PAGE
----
DeCoSEAS’ management structure is network-based. This implies that:

– The principal investigators occupy positions as nodes, facilitating the many flows, exchanges and crossings of sounds, ideas, peoples and objects that are realized in DeCoSEAS’ initiatives.
– The partners and stakeholders initiate the formulation of research questions and hitherto undiscussed issues, agendas, and positionalities.

This inversion of managerial roles is consciously aimed at decentralizing European agency in the exchange of ideas about (the curation of) Southeast Asian heritage. It also serves a shift towards less hierarchical modes of scholarly interaction that aids the free flow of ideas and stances. All partners are part of networks extending towards (Southeast Asian) research communities, institutional and embodied archives, non-academic experts, and artistic hubs that often remain unheard in predominantly Europe-based debates about heritage curation.

European traditions of academic research management carry a long history of controlling flows of knowledge and ideas, through the implementation of access hurdles to information, the streamlining of (forced) migrations of people, sounds, objects and ideas, and the denial of the complex entanglements of researcher and researched. These exertions of control become particularly evident in the exploitation of non-academic expertise and indigenous communities as sources of “free knowledge”. This ongoing practice has devastating consequences for non-academic experts and indigenous communities in the ownership of, and agency over their own intellectual, cultural and affective labour and creations.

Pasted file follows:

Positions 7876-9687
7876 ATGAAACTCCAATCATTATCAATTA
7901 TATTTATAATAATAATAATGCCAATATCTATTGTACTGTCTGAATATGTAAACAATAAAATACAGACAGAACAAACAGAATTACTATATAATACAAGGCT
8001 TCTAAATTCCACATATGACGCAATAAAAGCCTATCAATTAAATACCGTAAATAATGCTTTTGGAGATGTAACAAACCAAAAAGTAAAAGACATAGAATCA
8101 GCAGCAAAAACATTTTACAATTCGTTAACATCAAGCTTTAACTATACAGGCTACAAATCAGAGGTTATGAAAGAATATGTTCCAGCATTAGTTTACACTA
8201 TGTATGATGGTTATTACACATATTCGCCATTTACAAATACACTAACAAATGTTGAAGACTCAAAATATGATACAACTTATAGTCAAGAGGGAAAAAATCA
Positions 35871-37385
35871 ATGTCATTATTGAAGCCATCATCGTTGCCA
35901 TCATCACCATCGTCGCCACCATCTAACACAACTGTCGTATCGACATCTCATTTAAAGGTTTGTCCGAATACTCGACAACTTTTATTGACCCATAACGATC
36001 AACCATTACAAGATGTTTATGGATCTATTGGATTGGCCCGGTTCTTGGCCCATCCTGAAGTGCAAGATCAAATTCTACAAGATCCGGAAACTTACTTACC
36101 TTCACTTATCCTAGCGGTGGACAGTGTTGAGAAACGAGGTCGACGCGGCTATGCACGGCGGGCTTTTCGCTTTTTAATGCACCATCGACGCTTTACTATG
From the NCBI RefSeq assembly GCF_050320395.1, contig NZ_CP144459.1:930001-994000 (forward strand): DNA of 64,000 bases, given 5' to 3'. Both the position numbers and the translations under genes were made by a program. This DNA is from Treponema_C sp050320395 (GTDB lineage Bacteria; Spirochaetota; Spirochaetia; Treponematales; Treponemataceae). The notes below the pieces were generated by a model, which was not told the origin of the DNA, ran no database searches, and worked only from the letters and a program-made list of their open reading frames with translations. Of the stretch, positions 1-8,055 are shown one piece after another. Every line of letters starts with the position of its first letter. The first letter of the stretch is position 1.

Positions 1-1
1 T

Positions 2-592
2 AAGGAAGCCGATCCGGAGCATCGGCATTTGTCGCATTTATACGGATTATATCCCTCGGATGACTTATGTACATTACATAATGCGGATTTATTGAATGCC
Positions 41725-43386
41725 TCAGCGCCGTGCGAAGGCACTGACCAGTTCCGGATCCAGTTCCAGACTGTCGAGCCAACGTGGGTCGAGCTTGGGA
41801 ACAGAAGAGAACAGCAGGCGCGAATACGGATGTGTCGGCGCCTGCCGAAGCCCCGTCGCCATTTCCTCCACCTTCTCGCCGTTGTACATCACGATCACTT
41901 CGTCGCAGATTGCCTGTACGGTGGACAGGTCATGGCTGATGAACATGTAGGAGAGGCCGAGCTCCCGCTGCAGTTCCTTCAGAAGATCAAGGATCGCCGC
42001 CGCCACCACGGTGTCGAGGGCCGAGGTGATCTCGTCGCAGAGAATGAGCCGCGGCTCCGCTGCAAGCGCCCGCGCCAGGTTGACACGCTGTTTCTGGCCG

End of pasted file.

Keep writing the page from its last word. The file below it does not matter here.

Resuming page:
Reversing established management structures comprises a form of inquiry of colonial power relations and histories in itself. Attention for the entanglements between partners, and for how they hear each other speak in the unfolding of the project can engender valuable data about how inequalities of power in the formation of knowledge come about. Such auto-observation over sustained periods of time substantiates DeCoSEAS’ status as a pilot study into the ways practices of heritage curation can be changed to include hitherto unacknowledged voices, stances and subject positions in the definition and acquisition of cultural heritage.